Tuesday, May 17, 2005

"Don't Sweat The Bubbles" California

In the Santa Clarita Valley, the local realtors association seems confused. "'We expected things to level off a little bit this year, but it appears that’s not the case,' said Jim Link, association vice president. 'People are concerned that if they didn’t buy now, they won’t be able to afford to buy later.'"

Where did they get that idea? " Mike Davis, president of the association’s Santa Clarita Valley division, said 'It’s (a) good to buy and (a) better time to sell,' Davis said. 'If someone is going to relocate they should do it sooner (rather) than later.'"

An opinion piece in another Santa is more sanguine. "If the housing market softens and you lose a little short-term equity, it's a safe bet you'll get that value back just by waiting out market swings, and have a comfortable place to live while you're waiting."

"The collapse of tech stocks in the late 1990s is a classic demonstration of bubble activity. That market went crazy for several years, turning teen-agers into Ferrari-driving multi-millionaires. The kids who used to be known as computer geeks quickly became sirs. Then that bubble burst, and the sirs went back to geekism and Ford Fiestas."


At 8:45 AM, Anonymous nostradamus said...

(it's a safe bet you'll get that value back just by waiting out market swings, and have a comfortable place to live while you're waiting.)

Market swings? The last Calif boom/bust had a 4-yr boom and a 5-yr bust. The current boom has lasted 5-7 years (depending on area). If the bust starts now, it could last at least until 2011-2012.

That's a long time to wait it out while your home is deflating and your creative mortgage becomes a noose around your neck as payments keep increasing.

My guess is that lots of folks won't be waiting it out. That's how busts gather steam.

By the way, someone please explain to me how it can be a "good time to buy and a better time to sell"? Sounds to me like classic RealtorSpeak™: it's always a good time to buy though there are times when selling makes sense too.

At 9:03 AM, Anonymous Anonymous said...

just goes to you how idiotic people become when they work in the real estate industry... saying stuff like: it's a good time to buy and a better time to sell... what does that mean? it's just a good time to buy or sell... to use me as your broker so i can get a nice, big fat commission check... morons...

At 9:10 AM, Anonymous Anonymous said...

OT: sign of a housing bubble #32,908...

Celebrity Real Estate Agents: Officially Over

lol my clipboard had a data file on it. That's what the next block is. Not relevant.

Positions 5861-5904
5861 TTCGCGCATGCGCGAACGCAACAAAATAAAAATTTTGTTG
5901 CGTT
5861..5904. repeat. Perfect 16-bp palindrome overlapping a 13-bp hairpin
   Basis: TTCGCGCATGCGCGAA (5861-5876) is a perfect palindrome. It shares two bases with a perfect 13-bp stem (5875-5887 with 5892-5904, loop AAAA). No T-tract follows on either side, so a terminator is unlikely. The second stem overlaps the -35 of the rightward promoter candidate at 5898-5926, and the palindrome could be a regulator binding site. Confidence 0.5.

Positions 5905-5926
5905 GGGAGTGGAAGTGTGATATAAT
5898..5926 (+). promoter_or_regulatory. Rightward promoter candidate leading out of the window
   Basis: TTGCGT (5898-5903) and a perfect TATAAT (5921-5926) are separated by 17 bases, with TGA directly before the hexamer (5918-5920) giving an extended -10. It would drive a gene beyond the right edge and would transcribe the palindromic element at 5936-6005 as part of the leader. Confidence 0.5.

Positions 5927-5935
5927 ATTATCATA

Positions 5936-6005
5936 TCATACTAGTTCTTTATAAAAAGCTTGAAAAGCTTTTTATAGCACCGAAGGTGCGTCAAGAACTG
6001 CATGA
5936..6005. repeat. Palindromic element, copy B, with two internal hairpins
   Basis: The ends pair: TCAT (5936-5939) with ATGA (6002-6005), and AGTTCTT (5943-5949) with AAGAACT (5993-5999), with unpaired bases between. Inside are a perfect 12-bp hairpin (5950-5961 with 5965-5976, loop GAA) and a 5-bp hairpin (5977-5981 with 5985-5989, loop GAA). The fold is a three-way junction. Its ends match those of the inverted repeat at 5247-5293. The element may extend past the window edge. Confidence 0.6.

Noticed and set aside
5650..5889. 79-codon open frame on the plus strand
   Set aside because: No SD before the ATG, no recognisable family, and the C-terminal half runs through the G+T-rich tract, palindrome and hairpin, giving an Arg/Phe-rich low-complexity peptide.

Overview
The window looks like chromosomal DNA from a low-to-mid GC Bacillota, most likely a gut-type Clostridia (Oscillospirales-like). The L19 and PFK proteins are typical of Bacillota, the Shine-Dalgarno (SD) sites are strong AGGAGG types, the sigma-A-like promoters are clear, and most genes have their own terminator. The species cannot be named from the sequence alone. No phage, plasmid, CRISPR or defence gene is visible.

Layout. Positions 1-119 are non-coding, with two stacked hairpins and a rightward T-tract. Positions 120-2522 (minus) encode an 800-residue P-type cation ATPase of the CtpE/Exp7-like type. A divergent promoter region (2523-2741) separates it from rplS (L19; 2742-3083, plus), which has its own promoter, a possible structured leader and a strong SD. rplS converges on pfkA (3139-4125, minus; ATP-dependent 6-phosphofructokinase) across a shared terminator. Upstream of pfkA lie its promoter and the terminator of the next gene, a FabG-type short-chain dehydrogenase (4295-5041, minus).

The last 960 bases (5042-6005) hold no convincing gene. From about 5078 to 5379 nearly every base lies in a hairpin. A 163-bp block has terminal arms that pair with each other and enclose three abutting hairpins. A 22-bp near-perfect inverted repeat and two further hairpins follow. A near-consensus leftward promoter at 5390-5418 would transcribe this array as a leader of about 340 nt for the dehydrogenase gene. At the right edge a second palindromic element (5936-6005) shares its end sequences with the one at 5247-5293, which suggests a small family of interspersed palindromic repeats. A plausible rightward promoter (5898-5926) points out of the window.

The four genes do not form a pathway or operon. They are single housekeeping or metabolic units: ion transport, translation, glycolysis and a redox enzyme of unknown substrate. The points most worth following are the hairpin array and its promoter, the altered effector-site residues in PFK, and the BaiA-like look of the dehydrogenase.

"Hot Properties," a comedy about four female real estate agents in Manhattan, is reportedly on ABC's fall lineup. The Times calls it a "'Housewives'-esque sendup." Wooeee! This program is not to be confused with "Hot Property," a show about "three immoral real estate agents in Houston." Last we heard, that Property was given a cast-contingent pilot order from NBC. It does not appear on the network's fall schedule.


At 9:12 AM, Anonymous jeffK said...


I ran across a good buy vs. rent calculator:

It takes into account all of the variables (closing costs, income lost on down payment, selling costs, tax benefits, etc). So it's pretty useful.

Has a few glitches which are pretty funny though. It has a slot for "housing appreciation" so you can see how different rates of appreciation would change the calculus. But when you enter a negative number, it says "House Appreciation Rate Cannot Be Negative". Oh yeah? Says who?

At 9:22 AM, Blogger goleta said...

A $1M house might cost the owner around $20K to $25K a year in California, even when it's rented out and the 0% down ARM rate stays the same:

$45K mortgate + $11K property tax +$4K association fee,insurance, repairments, etc. -$30K rents - $5k to $10K of tax deduction= $20K to $25K.

Personally, I don't think RE prices will ever rise to the current level (inflation adjusted) again in the next 30 years due to the impact of boomers' selling. I don't think they even have a chance of waiting it out.

At 9:23 AM, Anonymous Anonymous said...

I live in the SCV. It sucks. I do so because my wife's family lives in New Hall. I constantly get flyers in my apartment door with the warnings about how "We are not in a Housing Bubble"! "Buy before it's too late!" This RE propaganda is ridiculous! I hope the day is coming when they get their wasteful SUV's repo'd!

At 9:59 AM, Anonymous Loren said...

I remember when one of the biggest reasons to buy instead of rent was being able to paint what color rooms you wanted and to put holes in the walls to hang family photos. Most people realized that buying was going to cost them, but the freedom was worth a little financial pain.

At 10:08 AM, Anonymous Anonymous said...

"Do not go gentle into that good night. Old age should burn and rave at close of day; Rage, rage against the dying of the light."